Craftsmen of Creativity is filled with advertising legends who shaped today’s modern advertising industry. But who inspired them to help forward the creative revolution of the 50’s and 60’s?
Time, after time, the same 8 letters came up. Bernbach. Here is what some of them said about him:
“I went to the London College of printing, which is now called the London College of Communication. And it was whilst I was there, that I met a legendary teacher called John Gillard, who showed me the work of DDB. And it was like a light bulb had gone off in a dark room. I looked at this and thought this is what I want to do…I always say that Bernbach invented modern advertising. The idea that it should be entertaining, engaging and it should, believe it or not, actually tell the truth. Bernbach proved that could work.” – Sir John Hegarty talking to the ANDY Awards
“Then I met Bill Bernbach and he made a serious woman out of me. In the fifties in New York if you talked about “Bill” you meant Bill Bernbach. He was the talk of the town because he was creating a revolution in the advertising business, which was a glamorous business at the time. He challenged all the big advertising agencies that had become important since World War II, saying they had killed advertising, ads had become dishonest, boring, insulting, even insane. Worse, they didn’t sell anything to anybody…But Bill said either they were liars, or they were stupid: their pitiful research reduced advertising to, basically one poor tired ad that was repeated over and over again.” – Mary Wells Lawrence in A Big Life in Advertising.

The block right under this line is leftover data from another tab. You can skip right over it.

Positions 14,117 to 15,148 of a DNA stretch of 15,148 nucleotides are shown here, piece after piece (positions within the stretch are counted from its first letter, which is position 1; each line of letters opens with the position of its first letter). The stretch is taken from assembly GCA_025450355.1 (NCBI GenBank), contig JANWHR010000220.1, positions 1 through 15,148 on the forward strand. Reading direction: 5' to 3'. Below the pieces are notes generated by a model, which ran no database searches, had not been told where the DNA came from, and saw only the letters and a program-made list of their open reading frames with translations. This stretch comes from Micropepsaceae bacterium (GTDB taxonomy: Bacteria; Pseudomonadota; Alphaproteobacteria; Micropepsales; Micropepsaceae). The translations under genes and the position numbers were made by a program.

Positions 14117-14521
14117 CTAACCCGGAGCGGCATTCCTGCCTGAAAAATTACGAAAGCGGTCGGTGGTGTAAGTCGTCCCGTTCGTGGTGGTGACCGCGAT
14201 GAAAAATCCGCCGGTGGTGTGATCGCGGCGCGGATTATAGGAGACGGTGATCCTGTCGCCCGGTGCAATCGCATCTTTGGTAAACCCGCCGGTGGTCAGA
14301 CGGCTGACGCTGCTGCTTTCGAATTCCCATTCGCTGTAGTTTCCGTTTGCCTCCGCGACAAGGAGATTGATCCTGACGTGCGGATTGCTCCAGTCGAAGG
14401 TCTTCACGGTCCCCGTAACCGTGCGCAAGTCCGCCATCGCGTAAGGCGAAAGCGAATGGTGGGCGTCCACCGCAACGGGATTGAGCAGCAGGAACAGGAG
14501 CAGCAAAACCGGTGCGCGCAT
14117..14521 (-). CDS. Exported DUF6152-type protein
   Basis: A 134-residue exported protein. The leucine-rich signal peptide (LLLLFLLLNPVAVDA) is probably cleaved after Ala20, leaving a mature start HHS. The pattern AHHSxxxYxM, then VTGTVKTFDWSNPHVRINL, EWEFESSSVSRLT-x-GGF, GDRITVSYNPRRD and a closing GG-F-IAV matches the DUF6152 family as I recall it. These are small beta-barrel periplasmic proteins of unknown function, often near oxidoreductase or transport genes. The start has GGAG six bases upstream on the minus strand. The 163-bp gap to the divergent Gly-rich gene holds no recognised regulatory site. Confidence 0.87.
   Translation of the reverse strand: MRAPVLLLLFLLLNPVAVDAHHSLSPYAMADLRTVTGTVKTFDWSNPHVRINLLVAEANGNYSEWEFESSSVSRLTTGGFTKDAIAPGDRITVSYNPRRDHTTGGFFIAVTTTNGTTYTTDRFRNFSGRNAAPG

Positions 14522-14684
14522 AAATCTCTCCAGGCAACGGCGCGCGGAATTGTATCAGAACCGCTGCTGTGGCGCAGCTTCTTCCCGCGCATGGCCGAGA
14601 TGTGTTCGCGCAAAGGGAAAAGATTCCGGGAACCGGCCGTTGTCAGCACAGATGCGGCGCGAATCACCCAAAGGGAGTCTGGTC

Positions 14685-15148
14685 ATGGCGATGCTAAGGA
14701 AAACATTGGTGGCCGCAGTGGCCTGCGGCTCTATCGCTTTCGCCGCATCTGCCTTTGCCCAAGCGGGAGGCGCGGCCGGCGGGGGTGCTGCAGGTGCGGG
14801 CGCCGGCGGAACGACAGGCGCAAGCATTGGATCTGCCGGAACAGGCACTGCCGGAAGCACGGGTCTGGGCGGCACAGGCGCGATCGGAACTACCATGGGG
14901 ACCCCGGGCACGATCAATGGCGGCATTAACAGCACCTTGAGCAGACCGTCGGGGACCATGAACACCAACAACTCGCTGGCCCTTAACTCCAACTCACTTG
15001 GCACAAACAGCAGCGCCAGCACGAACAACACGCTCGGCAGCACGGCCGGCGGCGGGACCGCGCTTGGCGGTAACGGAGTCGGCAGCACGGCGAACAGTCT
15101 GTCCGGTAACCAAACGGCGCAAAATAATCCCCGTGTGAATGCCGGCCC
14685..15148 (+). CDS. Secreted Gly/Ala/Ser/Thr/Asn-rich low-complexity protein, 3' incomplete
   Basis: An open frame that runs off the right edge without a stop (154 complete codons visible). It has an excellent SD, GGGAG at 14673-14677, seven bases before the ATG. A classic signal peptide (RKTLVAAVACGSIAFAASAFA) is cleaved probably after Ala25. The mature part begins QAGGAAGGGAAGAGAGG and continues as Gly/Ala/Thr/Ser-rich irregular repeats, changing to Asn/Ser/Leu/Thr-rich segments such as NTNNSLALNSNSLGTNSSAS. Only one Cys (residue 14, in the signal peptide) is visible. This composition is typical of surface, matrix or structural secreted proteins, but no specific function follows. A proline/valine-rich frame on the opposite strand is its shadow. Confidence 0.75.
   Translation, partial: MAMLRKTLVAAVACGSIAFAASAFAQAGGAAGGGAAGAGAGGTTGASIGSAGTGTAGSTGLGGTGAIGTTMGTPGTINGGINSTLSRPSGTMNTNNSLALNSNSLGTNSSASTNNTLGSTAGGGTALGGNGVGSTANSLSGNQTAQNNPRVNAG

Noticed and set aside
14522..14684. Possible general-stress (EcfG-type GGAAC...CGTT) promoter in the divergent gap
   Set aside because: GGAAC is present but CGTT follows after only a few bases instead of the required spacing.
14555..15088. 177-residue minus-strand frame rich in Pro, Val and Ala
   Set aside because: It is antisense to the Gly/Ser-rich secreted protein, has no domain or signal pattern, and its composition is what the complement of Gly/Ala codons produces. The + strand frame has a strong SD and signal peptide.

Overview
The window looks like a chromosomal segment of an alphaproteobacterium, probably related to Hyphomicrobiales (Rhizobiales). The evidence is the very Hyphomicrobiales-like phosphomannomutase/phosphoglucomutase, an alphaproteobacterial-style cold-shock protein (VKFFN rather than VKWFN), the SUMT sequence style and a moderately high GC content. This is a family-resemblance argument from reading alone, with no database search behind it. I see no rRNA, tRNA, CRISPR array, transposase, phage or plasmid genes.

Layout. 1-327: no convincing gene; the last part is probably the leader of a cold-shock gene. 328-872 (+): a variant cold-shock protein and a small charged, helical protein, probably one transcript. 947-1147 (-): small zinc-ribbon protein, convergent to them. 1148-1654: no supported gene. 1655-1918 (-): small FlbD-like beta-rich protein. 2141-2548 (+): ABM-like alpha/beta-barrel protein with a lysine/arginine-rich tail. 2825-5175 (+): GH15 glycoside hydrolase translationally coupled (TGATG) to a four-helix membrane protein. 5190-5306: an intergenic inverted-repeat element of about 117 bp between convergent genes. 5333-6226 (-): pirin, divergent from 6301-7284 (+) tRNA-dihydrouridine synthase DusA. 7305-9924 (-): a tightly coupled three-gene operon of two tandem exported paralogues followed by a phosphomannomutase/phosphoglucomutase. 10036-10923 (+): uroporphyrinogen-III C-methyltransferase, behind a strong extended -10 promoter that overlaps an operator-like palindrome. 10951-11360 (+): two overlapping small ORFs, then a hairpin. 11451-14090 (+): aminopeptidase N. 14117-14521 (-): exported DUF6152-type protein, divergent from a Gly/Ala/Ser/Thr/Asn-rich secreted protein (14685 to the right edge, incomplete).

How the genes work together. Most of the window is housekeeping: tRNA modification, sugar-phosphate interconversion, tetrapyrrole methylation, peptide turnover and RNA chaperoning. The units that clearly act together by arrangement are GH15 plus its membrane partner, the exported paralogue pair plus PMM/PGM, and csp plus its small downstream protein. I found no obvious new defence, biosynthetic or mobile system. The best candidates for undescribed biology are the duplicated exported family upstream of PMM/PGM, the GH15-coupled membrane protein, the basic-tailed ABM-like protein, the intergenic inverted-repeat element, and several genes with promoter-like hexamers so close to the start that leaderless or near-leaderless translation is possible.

“I guess I was part of the first real revolution in advertising in the 60s when Bill Bernbach started it and that was an enormous revelation, an enormous change in what advertising was, what it could do, who could practice it. [It became] an art of aesthetics and of advocacy and of great boldness and honesty. I think it changed from the J. Walter Thompsons of the time and the BBDOs of the time and the big white-shoed—it was the way they characterized law firms at the time—they were country-club, old-boys’ networks. Although there were a few agencies that did a few creative things, none to the extent, or with the huge change that Bernbach brought. I haven’t kept up with the changes in advertising today, but I do know they’ve had to reach out for the technology skills, and I also think the globalization of business has affected them.” – Paula Green talking to Forbes on the eve of her induction into the Advertising Hall of Fame.
“What you’re looking at there is the composite page size of the average American magazine which I consider my canvas. It never changes, dimensions and shape stay the same. But what I’ve tried to do throughout the years is create an entirely new looking page in that shape with the same old elements. Bernbach put me on to that. He was crazy about what he called the ‘new page’. I was too…I stayed late regularly, sometimes working through the night to see what could be done.” Helmut Krone, DDB’s Art Director talking in “The New Page”